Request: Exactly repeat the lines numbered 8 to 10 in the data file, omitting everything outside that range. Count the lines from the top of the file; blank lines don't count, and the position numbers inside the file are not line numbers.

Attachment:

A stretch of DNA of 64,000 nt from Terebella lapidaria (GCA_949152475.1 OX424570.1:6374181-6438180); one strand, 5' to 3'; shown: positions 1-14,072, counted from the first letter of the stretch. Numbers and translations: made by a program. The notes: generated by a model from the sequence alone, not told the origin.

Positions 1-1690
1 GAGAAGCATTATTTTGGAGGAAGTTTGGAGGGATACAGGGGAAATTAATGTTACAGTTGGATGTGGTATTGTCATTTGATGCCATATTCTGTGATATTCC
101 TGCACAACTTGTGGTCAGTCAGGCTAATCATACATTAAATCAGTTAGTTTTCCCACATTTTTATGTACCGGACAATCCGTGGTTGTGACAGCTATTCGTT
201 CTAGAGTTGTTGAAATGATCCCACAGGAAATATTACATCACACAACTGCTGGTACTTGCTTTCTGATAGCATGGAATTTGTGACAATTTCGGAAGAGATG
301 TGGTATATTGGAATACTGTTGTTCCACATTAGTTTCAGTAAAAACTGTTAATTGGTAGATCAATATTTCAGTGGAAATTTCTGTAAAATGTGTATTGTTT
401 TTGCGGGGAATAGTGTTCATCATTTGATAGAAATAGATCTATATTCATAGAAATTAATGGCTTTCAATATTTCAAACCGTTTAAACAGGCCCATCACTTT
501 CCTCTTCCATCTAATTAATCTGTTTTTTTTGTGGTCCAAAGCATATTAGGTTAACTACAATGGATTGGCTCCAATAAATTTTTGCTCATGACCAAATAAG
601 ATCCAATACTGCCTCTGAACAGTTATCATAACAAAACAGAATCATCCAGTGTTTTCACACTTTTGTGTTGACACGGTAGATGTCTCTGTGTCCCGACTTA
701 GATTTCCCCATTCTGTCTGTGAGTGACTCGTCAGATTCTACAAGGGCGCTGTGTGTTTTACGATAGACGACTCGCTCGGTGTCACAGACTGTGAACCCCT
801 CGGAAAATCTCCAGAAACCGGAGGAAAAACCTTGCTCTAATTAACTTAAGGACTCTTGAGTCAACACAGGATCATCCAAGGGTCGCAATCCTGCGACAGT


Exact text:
501 CCTCTTCCATCTAATTAATCTGTTTTTTTTGTGGTCCAAAGCATATTAGGTTAACTACAATGGATTGGCTCCAATAAATTTTTGCTCATGACCAAATAAG
601 ATCCAATACTGCCTCTGAACAGTTATCATAACAAAACAGAATCATCCAGTGTTTTCACACTTTTGTGTTGACACGGTAGATGTCTCTGTGTCCCGACTTA
701 GATTTCCCCATTCTGTCTGTGAGTGACTCGTCAGATTCTACAAGGGCGCTGTGTGTTTTACGATAGACGACTCGCTCGGTGTCACAGACTGTGAACCCCT